Shame-Honor—“In love he predestined us to be adopted as his sons through Jesus Christ” (1:5). “You are no longer foreigners and aliens, but fellow citizens with God’s people and members of God’s household” (2:19, cf. 2:12-13).
Fear-Power—“That power is like the working of his mighty strength, which he exerted in Christ when he raised him from the dead and seated him at this right hand in the heavenly realms, far above all rule and authority, power and dominion” (1:19-21).
“Be strong in the Lord and in his mighty power. Put on the full armor of God so that you can take your stand against the devil’s schemes” (6:10-11).
The 3D Gospel has much value, because we Western evangelicals tend to have unnecessary rigidity in the way we understand and articulate the gospel. We often fail to realize that our own theological perspectives are not culturally neutral.
One minor critique
I deeply appreciate The 3D Gospel. I also have one critique: The author of The 3D Gospel does not reveal the overlap in Scripture between honor/shame and power/fear.
Consider the above-quoted passage, Ephesians 1:19–21. Georges rightly indicates that this verse addresses the concerns of power/fear cultures, categorizing this as a ‘power/fear verse’.
But he makes no mention of the fact that when Christ was raised from the dead and seated at God’s “right hand”, this is also an expression of honor/shame. The phrase “seated him at his right hand” is a striking example of the honor/shame dynamic of “body language”.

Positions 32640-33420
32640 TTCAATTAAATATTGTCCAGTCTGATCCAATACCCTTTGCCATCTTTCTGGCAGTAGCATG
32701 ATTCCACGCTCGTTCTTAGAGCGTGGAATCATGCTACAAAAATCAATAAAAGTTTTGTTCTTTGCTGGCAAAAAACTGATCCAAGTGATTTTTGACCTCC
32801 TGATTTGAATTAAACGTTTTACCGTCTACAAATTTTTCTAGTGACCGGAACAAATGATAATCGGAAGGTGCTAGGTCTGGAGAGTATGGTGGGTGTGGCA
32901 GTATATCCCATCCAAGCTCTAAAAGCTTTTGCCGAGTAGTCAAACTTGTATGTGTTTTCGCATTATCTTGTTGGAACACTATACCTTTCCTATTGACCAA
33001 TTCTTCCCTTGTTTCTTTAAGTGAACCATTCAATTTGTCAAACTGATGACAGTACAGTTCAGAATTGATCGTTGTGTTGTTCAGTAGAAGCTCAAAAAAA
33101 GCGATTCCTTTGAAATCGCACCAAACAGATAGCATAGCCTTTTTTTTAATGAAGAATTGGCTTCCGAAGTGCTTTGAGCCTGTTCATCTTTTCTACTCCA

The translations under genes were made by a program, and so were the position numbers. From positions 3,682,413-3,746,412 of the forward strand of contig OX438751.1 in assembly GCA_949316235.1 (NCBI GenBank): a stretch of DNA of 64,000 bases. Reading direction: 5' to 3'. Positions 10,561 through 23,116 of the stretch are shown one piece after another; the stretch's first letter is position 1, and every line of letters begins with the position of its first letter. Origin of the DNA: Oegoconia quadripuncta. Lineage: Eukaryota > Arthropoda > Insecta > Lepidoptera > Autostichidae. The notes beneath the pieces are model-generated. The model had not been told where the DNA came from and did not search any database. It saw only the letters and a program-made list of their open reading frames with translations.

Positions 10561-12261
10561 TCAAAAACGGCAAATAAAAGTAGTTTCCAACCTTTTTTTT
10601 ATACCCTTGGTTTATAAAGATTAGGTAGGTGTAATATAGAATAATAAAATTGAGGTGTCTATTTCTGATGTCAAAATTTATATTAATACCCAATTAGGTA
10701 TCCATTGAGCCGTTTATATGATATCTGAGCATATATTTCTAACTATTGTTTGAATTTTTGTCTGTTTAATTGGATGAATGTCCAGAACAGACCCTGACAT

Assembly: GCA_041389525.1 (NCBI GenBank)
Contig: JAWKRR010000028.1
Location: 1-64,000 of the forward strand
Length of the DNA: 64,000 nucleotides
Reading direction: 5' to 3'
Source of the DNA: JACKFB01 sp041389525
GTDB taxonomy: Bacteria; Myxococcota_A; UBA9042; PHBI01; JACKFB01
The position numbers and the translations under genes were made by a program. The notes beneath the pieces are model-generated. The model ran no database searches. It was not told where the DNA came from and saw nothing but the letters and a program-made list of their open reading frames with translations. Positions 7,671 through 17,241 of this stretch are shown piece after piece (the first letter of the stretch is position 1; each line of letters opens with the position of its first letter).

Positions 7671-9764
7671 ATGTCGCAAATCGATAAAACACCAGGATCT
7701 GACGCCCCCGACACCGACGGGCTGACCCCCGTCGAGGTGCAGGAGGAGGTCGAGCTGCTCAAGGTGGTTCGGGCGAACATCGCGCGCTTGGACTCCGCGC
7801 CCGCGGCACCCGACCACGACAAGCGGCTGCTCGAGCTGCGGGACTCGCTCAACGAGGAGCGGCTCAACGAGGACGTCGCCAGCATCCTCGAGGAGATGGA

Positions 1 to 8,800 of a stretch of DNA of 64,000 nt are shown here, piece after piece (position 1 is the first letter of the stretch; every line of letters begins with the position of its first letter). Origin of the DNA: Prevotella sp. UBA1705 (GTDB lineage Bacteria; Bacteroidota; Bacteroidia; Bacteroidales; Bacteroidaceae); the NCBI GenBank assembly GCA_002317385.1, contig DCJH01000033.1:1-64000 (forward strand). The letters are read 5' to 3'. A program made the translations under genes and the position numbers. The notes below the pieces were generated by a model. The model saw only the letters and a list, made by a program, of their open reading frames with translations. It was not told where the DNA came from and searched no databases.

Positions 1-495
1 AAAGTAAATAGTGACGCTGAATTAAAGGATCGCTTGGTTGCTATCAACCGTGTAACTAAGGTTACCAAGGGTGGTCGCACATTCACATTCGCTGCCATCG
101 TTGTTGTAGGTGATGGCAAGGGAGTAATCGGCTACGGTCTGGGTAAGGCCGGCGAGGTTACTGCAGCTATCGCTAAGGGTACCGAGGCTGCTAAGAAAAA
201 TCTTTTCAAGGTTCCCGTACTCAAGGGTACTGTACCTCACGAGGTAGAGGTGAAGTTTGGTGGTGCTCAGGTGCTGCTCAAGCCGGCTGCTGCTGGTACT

When Apostle Paul wrote these verses in Ephesians he referred to Psalm 110:1—“The LORD says to my Lord: ‘Sit at my right hand, until I make your enemies your footstool.’” This is a reference to the power and the honor of the coming Messiah-King. Moreover, the phrase, “I make your enemies your footstool” is also an expression of the shaming of God’s enemies. This “footstool” idea is reflected in Ephesians 1:22, which contains the phrase, “he put all things under his feet” (cf. Ps 8:6). In the Ancient Near East and Roman Empire, honor and power were significantly synonymous.
I believe, therefore, that Ephesians 1:19–22 speaks just as much about the honor of the King, as it speaks of his power.
Of course, this kind of nuance requires more words. And the author intended The 3D Gospel to be an easy enriching read; in this regard, Georges succeeds admirably. So perhaps my critique is a bit unfair.
Like a diamond, The 3D Gospel is a treasure
Jayson Georges has made a valuable contribution to the discussion in the Christian world concerning the gospel. The 3D Gospel is an elegant introduction for those who want to understand basic cultural differences in our world while also exploring biblically faithful—and multifaceted—ways to understand and communicate the gospel.
We can and must build on the Western innocence/guilt framework of the gospel to include the Bible’s own emphasis on honor/shame and power/fear. Jayson Georges’ The 3D Gospel helps show the way.
1. Jayson Georges, The 3D Gospel: Ministry in Guilt, Shame, and Fear Cultures, 2014, p. 12.